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Switching Jobs Is Often an Effective Way to Boost Income. When to Put Yourself on the Market

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Want a pay raise?

Forget negotiating with your current employer. Sometimes the easiest way to get a bump is to find a new job.

Wage gains for people who have switched jobs have outpaced those who've stayed at one employer since 2011, according to the Atlanta Federal Reserve Bank's wage growth tracker, which uses data from the U.S. Bureau of Labor Statistics.

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The gap between job switchers and stayers has widened in recent months. In June, the 12-month moving average of wage gains for those who switched jobs was 3.8%, while those who stayed saw 3.1% growth. In September, the 12-month moving average for job switchers jumped to 4.3%, while gains for job stayers increased slightly to 3.2%.

"This is usually the case outside of the current environment," said Brett Ryan, senior U.S. economist at Deutsche Bank. "Job switchers do well — you're not going to move unless you're getting paid more."

People want higher paying jobs

Workers are taking note of rising wages and using this moment to go for jobs that would mean a bigger paycheck.

Since February 2020, job-seeker interest has skyrocketed for higher paying jobs such as civil engineering, IT and help desk, media and communications and software development, according to a recent study by jobs site Indeed.

At the same time, job-seeker interest has plummeted for in-person, lower wage positions such as child care, food preparation and service, personal and health care, and loading and stocking.

"They're feeling a crunch to be able to get the workers they need," said AnnElizabeth Konkel, an economist at Indeed Hiring Lab and author of the report, adding that many of these lower-paying positions can't be done remotely.

This could work out in favor of workers looking for a raise, or to switch careers into a sector that's struggling to find employees, according to Konkel.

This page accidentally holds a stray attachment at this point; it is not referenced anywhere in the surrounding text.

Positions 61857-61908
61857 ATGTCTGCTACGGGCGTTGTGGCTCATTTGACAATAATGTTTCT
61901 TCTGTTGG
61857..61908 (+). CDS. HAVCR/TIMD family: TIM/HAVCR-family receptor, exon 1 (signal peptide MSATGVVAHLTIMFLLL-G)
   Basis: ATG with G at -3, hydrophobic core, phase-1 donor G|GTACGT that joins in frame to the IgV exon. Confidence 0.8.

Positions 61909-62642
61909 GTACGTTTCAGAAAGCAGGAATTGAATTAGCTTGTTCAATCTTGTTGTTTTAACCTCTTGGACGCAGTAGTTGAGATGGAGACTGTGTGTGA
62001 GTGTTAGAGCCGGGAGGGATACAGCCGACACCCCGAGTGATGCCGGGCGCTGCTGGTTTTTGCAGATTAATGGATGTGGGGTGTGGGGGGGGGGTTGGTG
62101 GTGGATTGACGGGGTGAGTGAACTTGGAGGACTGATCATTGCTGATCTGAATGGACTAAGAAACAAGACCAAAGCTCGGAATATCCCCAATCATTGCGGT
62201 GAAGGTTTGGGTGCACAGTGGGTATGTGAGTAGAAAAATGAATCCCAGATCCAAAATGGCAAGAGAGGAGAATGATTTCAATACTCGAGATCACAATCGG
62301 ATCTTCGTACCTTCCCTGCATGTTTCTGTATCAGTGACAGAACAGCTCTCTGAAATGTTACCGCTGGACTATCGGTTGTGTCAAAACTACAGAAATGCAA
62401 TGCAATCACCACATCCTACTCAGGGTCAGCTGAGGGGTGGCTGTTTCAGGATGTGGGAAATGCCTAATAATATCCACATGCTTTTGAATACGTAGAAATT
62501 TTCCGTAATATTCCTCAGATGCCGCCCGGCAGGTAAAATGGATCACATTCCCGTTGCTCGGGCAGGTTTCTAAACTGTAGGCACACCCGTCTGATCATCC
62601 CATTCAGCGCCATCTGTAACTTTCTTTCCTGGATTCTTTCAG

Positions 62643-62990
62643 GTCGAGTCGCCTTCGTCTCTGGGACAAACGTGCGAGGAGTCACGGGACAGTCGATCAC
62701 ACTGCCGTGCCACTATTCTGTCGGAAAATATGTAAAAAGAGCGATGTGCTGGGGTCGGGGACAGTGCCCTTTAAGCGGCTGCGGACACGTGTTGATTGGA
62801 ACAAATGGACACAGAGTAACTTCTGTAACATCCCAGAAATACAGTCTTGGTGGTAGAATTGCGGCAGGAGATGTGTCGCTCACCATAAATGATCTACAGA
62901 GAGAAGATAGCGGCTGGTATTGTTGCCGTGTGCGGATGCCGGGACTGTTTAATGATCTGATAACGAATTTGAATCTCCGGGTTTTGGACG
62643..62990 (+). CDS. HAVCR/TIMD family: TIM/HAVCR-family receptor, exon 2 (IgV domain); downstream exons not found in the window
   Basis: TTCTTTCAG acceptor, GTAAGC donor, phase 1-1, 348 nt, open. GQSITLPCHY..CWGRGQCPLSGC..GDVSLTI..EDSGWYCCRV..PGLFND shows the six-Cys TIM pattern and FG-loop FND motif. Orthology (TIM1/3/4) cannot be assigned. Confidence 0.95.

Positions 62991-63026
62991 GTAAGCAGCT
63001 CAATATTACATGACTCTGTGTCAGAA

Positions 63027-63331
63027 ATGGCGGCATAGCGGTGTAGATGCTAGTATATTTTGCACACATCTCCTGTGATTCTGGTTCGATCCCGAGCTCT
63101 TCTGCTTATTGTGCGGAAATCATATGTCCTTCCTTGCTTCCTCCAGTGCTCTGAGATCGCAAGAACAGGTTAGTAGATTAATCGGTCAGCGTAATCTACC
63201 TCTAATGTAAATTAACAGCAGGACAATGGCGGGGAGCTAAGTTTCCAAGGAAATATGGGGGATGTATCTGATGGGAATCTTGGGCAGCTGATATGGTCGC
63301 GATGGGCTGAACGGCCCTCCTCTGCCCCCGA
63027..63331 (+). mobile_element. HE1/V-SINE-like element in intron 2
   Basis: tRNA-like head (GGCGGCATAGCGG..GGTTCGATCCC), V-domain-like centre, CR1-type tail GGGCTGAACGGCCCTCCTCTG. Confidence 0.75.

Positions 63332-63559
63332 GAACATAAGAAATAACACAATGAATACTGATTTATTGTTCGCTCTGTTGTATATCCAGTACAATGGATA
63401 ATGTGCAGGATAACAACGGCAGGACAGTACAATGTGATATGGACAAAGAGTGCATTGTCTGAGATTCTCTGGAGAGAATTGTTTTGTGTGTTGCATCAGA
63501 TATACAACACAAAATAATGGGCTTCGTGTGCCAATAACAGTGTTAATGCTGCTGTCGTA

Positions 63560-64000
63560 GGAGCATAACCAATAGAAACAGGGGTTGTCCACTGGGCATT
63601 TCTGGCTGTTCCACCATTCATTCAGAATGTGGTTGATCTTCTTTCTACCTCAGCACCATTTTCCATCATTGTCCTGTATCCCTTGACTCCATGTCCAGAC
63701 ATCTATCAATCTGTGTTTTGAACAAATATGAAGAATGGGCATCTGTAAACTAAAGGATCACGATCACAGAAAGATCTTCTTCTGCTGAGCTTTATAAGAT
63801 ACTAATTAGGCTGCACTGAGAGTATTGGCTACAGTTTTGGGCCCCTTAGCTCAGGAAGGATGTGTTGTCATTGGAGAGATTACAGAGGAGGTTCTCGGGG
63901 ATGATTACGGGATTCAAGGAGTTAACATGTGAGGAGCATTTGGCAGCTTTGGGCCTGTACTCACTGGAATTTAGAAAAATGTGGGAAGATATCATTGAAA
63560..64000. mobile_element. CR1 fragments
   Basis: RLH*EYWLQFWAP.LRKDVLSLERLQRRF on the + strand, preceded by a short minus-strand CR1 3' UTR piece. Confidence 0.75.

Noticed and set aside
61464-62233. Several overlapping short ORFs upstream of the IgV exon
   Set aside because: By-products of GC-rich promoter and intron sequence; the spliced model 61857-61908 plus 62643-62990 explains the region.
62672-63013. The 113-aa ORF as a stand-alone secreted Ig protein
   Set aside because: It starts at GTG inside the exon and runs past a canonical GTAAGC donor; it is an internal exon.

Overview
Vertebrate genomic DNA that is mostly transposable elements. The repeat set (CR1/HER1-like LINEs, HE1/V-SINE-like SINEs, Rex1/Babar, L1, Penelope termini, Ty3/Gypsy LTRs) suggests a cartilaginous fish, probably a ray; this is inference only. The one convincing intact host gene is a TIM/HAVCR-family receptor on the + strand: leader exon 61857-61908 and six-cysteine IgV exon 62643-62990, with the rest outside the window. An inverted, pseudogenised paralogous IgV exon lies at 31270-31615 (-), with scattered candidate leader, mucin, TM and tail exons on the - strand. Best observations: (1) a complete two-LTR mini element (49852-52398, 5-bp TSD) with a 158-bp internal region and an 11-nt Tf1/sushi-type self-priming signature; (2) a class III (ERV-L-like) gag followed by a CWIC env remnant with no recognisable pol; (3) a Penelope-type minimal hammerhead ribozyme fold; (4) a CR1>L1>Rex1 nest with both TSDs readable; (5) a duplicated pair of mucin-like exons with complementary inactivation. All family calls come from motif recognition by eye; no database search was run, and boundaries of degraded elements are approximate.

"On the employer side, it leaves them with the one main lever of raising the wage," she said.

What else to consider

Of course, the recent wage data encompasses many sectors and positions, and actual differences in pay can look much different.

Right now, increased pay doesn't necessarily apply to every sector, and the most wage growth and negotiating power is generally for those in sectors that have been hit hardest by the pandemic. This includes food services, child care and other essential jobs, ones that traditionally pay less.

This also means that workers have extra leverage to stay – and, if they like their current job, should use it to negotiate in their favor.

"It is not wrong for you to go in and negotiate another raise — especially if you're valued," said Julie Bauke, a career coach and president of the Bauke Group in Cincinnati.

When it makes sense to move

Still, other workers may be in a good position to make a jump. After the last year and a half, it may have become apparent that a current job isn't a good fit.

"If you're not being paid what you're valued or you don't see career potential for yourself at your job, then you'd best be looking for your next option," said Mandi Woodruff-Santos, a personal finance expert and executive producer and co-host of the podcast Brown Ambition.

Each time she herself quit her job for a new opportunity, her pay increased by about 38%, she said.

People looking to move positions right now should keep a few things in mind, she said. One is that because of the "Great Resignation," many people are considering career moves and thus some industries have become extra-competitive.

"It's a hot, bubbling pot," said Woodruff-Santos. "It doesn't mean that there aren't juicy opportunities right now, but it just may be that much harder to get to that offer stage."

She said that people should be casually looking for job opportunities even if they're content with their current position. That's a great way to seamlessly move from one position to the other, without a period of unemployment.

At the same time, if you're burned out or mistreated at a job and it's impacting your mental health, it may be time to quit — especially if you have emergency savings to fall back on, she said.

"It's not allowing you to approach your job search with the kind of focus and determination that I think is really required," she said.

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